Additionally, when there is a problem, students often feel an obligation to protect teachers if they believe their actions were unintentionally harmful, leaving the issue unreported. Frazier describes this phenomenon as “intent versus impact;” anyone can inflict microaggressions upon students or staff members without intending for their actions to cause harm. “Our students are in some cases suffering as a result of someone that has a well-intentioned practice,” Frazier says. One student who wishes to remain anonymous described an incident in which his teacher asked him to move to make space for other students. “I was moving, and he was like ‘move ese, move’ and then he was like ‘that was my bad Latino accent,’ and we were just all like ‘what the…’” says the student. No complaint was filed in this incident. “If he had done it again I would’ve said something,” the student explains. “[But] I can tell he likes his job… He’s a cool dude. I don’t think he means it in that way.” Although such an event would not result in the dismissal of the teacher in question, a complaint could lead to some form of disciplinary action or at least in the incident being addressed, enforcing a system of accountability.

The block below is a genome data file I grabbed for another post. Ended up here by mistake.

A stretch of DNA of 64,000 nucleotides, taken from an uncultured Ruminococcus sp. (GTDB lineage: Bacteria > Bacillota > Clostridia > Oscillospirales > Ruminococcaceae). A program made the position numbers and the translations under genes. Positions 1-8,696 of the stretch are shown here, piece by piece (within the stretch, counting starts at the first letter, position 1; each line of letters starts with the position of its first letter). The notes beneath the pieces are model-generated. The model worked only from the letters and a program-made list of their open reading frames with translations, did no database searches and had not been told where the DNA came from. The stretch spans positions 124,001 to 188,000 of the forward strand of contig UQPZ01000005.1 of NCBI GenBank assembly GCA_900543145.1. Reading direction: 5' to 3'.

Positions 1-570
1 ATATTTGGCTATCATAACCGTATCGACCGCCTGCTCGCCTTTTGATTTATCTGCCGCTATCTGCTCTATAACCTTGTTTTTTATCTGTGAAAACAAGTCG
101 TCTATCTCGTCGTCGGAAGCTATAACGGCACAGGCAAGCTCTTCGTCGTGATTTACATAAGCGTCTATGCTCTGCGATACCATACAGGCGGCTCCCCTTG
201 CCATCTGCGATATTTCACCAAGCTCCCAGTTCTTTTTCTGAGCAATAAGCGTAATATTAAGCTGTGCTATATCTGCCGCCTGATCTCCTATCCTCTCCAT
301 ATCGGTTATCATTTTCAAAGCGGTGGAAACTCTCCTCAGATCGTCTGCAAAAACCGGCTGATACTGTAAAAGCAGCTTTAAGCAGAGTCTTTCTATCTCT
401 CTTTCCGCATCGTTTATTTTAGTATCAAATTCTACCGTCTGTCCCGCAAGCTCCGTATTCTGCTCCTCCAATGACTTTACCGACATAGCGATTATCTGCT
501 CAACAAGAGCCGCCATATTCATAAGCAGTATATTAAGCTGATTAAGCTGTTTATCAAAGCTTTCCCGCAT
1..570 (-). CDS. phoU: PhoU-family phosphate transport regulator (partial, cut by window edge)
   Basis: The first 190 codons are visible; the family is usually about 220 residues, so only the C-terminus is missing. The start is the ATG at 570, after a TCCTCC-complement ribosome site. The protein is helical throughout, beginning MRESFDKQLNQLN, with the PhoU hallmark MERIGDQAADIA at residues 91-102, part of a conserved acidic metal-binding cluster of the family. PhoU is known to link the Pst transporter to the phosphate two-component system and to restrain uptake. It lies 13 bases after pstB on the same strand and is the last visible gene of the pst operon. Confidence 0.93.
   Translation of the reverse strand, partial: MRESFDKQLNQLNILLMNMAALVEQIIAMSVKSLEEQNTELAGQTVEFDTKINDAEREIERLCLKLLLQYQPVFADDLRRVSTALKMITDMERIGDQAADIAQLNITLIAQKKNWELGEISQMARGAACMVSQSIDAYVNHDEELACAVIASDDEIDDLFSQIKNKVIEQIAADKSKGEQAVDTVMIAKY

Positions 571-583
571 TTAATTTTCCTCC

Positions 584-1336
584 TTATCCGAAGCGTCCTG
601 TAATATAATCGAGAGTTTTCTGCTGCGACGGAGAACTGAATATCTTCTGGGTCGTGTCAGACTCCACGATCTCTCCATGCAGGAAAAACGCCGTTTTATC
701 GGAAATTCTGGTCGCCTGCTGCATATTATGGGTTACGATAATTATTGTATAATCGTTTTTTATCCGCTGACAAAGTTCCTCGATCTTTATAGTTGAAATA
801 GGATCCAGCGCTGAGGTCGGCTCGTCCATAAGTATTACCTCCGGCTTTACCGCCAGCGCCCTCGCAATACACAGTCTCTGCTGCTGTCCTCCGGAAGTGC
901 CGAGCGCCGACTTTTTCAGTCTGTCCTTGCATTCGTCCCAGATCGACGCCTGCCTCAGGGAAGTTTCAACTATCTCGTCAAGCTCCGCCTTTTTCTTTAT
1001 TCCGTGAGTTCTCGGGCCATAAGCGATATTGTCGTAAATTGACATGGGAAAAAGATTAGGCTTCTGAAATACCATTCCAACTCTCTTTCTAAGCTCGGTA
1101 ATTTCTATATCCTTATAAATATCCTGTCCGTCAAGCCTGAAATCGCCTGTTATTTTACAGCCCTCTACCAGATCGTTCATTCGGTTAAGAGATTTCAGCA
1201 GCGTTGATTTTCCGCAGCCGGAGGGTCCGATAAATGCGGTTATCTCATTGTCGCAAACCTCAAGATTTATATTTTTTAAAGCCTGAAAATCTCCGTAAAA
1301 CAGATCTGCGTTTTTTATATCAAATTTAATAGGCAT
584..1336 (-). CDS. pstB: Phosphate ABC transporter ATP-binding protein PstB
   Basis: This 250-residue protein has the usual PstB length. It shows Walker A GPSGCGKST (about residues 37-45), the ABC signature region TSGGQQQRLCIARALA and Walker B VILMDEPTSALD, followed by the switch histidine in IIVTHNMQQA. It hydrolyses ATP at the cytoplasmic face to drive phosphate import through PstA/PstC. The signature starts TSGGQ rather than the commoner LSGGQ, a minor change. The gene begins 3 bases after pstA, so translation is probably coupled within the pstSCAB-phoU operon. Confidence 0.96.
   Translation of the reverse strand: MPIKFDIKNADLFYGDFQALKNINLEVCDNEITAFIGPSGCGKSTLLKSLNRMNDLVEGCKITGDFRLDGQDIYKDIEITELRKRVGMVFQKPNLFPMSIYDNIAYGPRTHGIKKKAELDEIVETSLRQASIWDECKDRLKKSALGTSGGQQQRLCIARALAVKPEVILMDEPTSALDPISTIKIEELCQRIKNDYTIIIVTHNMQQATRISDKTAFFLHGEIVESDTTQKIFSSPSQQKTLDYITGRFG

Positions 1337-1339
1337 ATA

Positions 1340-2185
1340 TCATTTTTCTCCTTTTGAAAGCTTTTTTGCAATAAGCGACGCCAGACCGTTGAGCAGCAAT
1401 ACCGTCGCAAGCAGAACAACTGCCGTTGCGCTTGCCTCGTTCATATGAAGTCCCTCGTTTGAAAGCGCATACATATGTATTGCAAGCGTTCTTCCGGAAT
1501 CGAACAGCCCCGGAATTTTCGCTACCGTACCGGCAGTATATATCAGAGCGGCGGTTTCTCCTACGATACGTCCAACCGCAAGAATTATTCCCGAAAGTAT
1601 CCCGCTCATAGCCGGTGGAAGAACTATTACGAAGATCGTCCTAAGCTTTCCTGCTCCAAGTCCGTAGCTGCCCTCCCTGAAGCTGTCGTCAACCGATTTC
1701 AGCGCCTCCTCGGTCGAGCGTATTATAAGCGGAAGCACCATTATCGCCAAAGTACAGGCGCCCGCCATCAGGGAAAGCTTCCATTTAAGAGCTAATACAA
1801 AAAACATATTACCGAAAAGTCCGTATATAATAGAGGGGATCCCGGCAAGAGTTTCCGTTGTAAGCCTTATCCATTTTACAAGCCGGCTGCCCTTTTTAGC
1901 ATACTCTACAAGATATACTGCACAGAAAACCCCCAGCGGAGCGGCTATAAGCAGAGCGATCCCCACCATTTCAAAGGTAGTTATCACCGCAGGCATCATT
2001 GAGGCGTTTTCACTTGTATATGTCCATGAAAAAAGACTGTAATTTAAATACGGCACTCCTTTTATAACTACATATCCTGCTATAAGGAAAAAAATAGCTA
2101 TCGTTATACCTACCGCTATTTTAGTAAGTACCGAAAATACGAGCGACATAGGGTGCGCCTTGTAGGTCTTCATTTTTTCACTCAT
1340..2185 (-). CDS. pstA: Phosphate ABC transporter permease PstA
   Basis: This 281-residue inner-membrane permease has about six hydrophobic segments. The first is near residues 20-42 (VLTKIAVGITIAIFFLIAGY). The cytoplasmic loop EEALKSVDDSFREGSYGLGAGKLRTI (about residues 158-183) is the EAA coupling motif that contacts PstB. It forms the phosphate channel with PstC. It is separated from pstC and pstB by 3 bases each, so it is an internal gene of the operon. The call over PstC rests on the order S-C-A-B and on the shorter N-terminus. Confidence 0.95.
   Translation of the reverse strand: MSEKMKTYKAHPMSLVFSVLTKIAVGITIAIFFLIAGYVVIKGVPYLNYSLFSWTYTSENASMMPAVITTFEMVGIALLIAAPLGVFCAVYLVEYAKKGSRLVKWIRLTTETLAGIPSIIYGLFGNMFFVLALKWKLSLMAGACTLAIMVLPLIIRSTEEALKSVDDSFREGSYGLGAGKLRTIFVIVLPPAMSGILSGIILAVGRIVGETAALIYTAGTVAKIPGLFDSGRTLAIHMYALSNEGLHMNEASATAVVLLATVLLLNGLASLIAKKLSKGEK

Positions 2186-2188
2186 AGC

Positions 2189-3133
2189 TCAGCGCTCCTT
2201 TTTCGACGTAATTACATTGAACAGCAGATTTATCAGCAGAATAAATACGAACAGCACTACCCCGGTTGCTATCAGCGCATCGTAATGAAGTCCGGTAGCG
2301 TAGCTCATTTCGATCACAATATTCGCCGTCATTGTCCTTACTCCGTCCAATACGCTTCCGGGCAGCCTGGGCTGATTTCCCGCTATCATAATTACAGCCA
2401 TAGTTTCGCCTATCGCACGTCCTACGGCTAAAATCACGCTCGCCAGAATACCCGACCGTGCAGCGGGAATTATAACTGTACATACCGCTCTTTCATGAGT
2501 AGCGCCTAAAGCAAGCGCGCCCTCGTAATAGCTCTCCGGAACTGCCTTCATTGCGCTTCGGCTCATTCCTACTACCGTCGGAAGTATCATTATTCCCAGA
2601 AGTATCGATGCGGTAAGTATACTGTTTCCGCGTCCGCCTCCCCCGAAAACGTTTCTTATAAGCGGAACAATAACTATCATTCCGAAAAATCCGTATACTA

Frazier hopes that staff and students desiring to bring complaints do what is often seen as counterintuitive: “trusting the process.” While citing the confidential nature of the process, Frazier acknowledges, “that’s something we as an administration we need to do a better job of: helping students to better understand their rights.” An uptick of discussions surrounding the complaint system and student rights is expected at future class meetings. Although the function of the process is not ideal for many, the administration can only resolve conflict if they are aware that the issue exists.